Long-awaited return: After missing 2 years of action, Kensey finally joins forces with Dooley


Looking at the preseason game roster for the Arkansas-Pine Bluff football team, it’s easy to see how Brandon Kensey became a forgotten man, just for a short while.

Even with spring drills at UAPB under his belt, his name somehow was left off the roster. But that wasn’t the first time he went unnoticed as a Golden Lion.

Much had been made about the Lions landing transfers Brandon Duncan (quarterback) and Lawrence Henderson (defensive lineman) for spring drills. But very little, if anything, was known to Lions fans about Kensey when he first joined.

Offensive coordinator Eric Dooley, however, has known plenty about Kensey. He recruited the Baton Rouge (La.) McKinley High standout right in his own backyard while serving as an assistant coach at Southern.

“I always thought he fit into the scheme of what we were doing,” Dooley said. “So I stayed after him. When he went to (Louisiana), … I guess we built a good relationship from a recruiting process. When he decided to leave, it actually paid off. He looked me up and I had come here, so his old high school coach gave me a call, and I didn’t have to second-guess that.”

For Kensey, it’s been a long road toward actually joining forces with Dooley, let alone playing football again.

“He was always a good coach,” Kensey said of Dooley. “He had a reputation. My receiver coach in high school was taught drills by him, so it was like I was already coached by him.”

Kensey said he passed on Southern because he was wanted as a cornerback instead of receiver. After making two catches for 13 yards his 2010 freshman season at Sun Belt Conference staple Louisiana (aka Louisiana-Lafayette), he injured his anterior cruciate ligament the following spring and missed the 2011 campaign.

He tried to transfer to UAPB in time for the fall of 2012, but “things happened too late with paperwork and stuff” and he was not cleared to participate. So, back in Baton Rouge, he attended classes at Southern during the semester and enrolled at UAPB in January.

“It was crazy being away from ball for so long. With the timeout, I became rusty and stuff.”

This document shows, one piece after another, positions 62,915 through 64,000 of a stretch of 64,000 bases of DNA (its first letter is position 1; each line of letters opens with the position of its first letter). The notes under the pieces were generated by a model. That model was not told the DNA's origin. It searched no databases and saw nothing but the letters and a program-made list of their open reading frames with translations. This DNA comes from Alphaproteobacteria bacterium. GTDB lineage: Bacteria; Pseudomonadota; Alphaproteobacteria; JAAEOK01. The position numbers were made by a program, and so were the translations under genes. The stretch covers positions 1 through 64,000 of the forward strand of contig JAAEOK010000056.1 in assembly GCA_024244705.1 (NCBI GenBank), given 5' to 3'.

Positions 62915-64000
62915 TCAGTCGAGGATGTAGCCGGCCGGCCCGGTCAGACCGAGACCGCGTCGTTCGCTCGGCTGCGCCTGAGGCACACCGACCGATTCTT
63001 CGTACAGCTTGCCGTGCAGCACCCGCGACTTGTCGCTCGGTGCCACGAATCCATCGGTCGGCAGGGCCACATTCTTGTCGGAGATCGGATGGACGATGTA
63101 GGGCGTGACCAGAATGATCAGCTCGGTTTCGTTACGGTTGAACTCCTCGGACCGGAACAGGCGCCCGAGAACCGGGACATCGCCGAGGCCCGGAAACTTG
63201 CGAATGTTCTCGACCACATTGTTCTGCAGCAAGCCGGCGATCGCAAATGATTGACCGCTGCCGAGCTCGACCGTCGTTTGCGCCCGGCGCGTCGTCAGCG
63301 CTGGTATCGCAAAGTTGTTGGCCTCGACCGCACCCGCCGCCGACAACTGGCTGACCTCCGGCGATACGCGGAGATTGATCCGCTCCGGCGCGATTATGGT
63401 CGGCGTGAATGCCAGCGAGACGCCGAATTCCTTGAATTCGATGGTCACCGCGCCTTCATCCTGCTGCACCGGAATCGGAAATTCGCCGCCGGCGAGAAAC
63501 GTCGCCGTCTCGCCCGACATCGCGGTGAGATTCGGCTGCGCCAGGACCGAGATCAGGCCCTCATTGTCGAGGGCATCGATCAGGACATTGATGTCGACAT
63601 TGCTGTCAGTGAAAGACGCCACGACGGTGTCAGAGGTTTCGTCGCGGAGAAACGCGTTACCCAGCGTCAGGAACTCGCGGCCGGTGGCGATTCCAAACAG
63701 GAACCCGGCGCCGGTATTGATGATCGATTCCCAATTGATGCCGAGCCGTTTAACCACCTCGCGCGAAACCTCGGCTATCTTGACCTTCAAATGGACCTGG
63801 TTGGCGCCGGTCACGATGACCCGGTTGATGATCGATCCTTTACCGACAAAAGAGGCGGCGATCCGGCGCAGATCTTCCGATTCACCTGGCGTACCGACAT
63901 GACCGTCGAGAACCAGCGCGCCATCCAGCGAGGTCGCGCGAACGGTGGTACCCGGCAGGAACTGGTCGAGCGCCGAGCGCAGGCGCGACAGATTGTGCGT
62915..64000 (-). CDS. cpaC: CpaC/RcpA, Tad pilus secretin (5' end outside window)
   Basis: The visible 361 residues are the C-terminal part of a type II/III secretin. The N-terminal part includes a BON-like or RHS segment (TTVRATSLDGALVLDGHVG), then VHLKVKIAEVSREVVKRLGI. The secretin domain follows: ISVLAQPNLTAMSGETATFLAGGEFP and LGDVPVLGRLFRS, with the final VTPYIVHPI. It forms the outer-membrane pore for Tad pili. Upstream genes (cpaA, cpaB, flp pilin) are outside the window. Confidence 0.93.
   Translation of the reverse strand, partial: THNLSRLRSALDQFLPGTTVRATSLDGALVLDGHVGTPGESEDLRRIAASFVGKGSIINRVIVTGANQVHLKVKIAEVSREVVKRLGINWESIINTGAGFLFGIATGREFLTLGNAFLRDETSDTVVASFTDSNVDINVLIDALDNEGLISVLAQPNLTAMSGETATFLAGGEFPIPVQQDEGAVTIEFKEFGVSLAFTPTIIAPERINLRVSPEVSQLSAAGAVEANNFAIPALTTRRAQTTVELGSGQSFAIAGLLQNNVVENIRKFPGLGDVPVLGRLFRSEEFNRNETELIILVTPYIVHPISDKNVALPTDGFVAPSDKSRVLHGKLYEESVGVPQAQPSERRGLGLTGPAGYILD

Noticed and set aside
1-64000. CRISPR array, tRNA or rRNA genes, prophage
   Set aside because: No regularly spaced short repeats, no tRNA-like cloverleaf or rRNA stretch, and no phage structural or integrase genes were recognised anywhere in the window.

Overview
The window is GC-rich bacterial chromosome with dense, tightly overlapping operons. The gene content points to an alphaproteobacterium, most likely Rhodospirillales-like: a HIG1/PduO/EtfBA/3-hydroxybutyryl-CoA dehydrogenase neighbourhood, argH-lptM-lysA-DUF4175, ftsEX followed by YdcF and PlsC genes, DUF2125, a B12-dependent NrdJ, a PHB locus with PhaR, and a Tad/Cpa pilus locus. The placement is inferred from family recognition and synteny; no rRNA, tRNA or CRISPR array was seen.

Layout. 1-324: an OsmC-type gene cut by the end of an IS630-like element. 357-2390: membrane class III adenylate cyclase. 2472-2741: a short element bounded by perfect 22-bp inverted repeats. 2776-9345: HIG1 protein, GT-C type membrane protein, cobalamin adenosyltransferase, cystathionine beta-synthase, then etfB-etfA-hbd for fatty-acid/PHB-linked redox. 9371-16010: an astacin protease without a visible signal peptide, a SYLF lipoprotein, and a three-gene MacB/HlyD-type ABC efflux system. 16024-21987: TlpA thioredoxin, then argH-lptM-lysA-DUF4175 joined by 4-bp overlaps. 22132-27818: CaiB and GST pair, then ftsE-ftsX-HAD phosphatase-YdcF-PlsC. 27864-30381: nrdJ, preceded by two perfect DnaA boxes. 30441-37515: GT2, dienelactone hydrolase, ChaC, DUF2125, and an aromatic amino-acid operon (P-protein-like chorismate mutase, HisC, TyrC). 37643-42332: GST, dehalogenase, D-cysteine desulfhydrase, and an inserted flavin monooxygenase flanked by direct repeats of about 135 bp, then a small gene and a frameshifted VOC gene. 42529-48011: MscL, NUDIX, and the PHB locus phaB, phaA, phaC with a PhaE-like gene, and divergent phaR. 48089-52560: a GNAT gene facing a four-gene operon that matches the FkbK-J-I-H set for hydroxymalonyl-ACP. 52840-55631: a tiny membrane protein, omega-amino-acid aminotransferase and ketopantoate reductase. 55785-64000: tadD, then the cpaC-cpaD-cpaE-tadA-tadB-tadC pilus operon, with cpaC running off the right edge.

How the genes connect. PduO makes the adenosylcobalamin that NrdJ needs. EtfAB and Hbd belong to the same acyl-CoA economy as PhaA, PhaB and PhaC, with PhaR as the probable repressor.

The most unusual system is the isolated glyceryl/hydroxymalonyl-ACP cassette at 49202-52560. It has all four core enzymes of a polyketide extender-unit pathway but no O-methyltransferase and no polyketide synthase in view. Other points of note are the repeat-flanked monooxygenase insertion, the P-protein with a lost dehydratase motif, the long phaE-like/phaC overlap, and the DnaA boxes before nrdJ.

Dooley said the 5-foot-10, 185-pound Kensey took all of spring drills to shake off the rust. He capped off the spring with two receptions for 38 yards in April’s spring game.

Now, he’s working on the second string as a versatile wideout/slot receiver with an outside chance of making the first string. UAPB assistant head coach and receivers mentor Craig Raye said Kensey and sophomore Joel Porchia are competing for first-string snaps at the slot while Cody Swain — who played with Kensey at McKinley — nurses a deep bruise to the hip sustained in Friday’s scrimmage. Swain, who moved into the first string with sixth-year senior Thomas Winters still listed as day-to-day with a knee injury, is expected to return in time for the Aug. 31 season opener at Arkansas State.

“I say, right now, he and Porchia are running neck-and-neck,” Raye said. “… Actually, they complement each other well, and Ben (Anderson, starting quarterback) feels comfortable with either one of them.”

Kensey is making a strong case for considerable playing time. He had four catches for 65 yards in UAPB’s first preseason camp scrimmage Aug. 10 and followed up with two catches for 10 yards in Friday’s scrimmage.

Numbers that don’t seem so small, considering he’s part of a wide receiving corps loaded with experience and three returning starters.

“It feels good. It’s a good system. I like the system,” Kensey said. “We have a great rotation working right now. We’re very talented at the wide receiver position, both inside and outside.”

Raye said Kensey has been a “very pleasant surprise.”

“He’s got the experience we’re looking for,” he said. “He’s a great route runner and (has) pretty decent hands.”

Kensey said he can possibly graduate at the end of this semester. But he plans to return to UAPB if the NCAA awards him a fifth year for his lost 2011 season.

“I’ve been out too long,” he said. “I’ve got to get as much as I can get.”